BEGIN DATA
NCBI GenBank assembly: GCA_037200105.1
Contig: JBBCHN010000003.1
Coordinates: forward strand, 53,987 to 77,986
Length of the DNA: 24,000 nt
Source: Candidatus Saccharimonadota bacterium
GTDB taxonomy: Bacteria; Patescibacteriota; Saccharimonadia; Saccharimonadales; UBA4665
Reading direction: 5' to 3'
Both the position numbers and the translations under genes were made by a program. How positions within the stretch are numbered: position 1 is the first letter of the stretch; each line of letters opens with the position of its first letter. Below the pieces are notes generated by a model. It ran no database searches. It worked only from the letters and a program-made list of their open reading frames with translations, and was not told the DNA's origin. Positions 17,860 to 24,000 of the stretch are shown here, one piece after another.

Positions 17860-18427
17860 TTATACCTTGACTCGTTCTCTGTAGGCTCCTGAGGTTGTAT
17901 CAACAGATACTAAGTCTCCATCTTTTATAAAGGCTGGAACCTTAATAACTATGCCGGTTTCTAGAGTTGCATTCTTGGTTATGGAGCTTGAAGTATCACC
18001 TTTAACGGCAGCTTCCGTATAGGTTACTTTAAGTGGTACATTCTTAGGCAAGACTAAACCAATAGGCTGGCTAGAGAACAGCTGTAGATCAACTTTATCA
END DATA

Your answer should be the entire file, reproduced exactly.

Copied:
NCBI GenBank assembly: GCA_037200105.1
Contig: JBBCHN010000003.1
Coordinates: forward strand, 53,987 to 77,986
Length of the DNA: 24,000 nt
Source: Candidatus Saccharimonadota bacterium
GTDB taxonomy: Bacteria; Patescibacteriota; Saccharimonadia; Saccharimonadales; UBA4665
Reading direction: 5' to 3'
Both the position numbers and the translations under genes were made by a program. How positions within the stretch are numbered: position 1 is the first letter of the stretch; each line of letters opens with the position of its first letter. Below the pieces are notes generated by a model. It ran no database searches. It worked only from the letters and a program-made list of their open reading frames with translations, and was not told the DNA's origin. Positions 17,860 to 24,000 of the stretch are shown here, one piece after another.

Positions 17860-18427
17860 TTATACCTTGACTCGTTCTCTGTAGGCTCCTGAGGTTGTAT
17901 CAACAGATACTAAGTCTCCATCTTTTATAAAGGCTGGAACCTTAATAACTATGCCGGTTTCTAGAGTTGCATTCTTGGTTATGGAGCTTGAAGTATCACC
18001 TTTAACGGCAGCTTCCGTATAGGTTACTTTAAGTGGTACATTCTTAGGCAAGACTAAACCAATAGGCTGGCTAGAGAACAGCTGTAGATCAACTTTATCA